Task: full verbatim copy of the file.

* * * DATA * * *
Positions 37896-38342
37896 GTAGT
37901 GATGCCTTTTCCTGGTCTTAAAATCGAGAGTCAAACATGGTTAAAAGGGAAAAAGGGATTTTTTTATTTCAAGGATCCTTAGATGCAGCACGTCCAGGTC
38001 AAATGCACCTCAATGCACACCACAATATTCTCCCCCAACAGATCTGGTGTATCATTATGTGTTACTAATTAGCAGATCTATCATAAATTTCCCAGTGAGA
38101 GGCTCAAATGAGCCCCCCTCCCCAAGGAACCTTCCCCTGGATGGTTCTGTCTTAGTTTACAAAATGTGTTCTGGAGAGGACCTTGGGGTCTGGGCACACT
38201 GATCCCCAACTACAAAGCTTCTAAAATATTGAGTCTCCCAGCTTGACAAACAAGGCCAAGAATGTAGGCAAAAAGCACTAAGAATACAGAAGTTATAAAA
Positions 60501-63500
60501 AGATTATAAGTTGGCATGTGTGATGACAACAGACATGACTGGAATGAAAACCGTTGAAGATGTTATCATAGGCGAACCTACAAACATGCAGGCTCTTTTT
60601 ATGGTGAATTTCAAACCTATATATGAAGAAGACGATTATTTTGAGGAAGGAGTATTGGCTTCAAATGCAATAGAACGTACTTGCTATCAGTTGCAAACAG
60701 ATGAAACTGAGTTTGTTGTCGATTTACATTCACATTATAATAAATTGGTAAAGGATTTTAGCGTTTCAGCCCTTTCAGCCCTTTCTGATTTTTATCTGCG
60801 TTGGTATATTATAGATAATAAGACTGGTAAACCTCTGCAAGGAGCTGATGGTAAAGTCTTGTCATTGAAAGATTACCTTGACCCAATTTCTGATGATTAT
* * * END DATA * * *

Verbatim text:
Positions 37896-38342
37896 GTAGT
37901 GATGCCTTTTCCTGGTCTTAAAATCGAGAGTCAAACATGGTTAAAAGGGAAAAAGGGATTTTTTTATTTCAAGGATCCTTAGATGCAGCACGTCCAGGTC
38001 AAATGCACCTCAATGCACACCACAATATTCTCCCCCAACAGATCTGGTGTATCATTATGTGTTACTAATTAGCAGATCTATCATAAATTTCCCAGTGAGA
38101 GGCTCAAATGAGCCCCCCTCCCCAAGGAACCTTCCCCTGGATGGTTCTGTCTTAGTTTACAAAATGTGTTCTGGAGAGGACCTTGGGGTCTGGGCACACT
38201 GATCCCCAACTACAAAGCTTCTAAAATATTGAGTCTCCCAGCTTGACAAACAAGGCCAAGAATGTAGGCAAAAAGCACTAAGAATACAGAAGTTATAAAA
Positions 60501-63500
60501 AGATTATAAGTTGGCATGTGTGATGACAACAGACATGACTGGAATGAAAACCGTTGAAGATGTTATCATAGGCGAACCTACAAACATGCAGGCTCTTTTT
60601 ATGGTGAATTTCAAACCTATATATGAAGAAGACGATTATTTTGAGGAAGGAGTATTGGCTTCAAATGCAATAGAACGTACTTGCTATCAGTTGCAAACAG
60701 ATGAAACTGAGTTTGTTGTCGATTTACATTCACATTATAATAAATTGGTAAAGGATTTTAGCGTTTCAGCCCTTTCAGCCCTTTCTGATTTTTATCTGCG
60801 TTGGTATATTATAGATAATAAGACTGGTAAACCTCTGCAAGGAGCTGATGGTAAAGTCTTGTCATTGAAAGATTACCTTGACCCAATTTCTGATGATTAT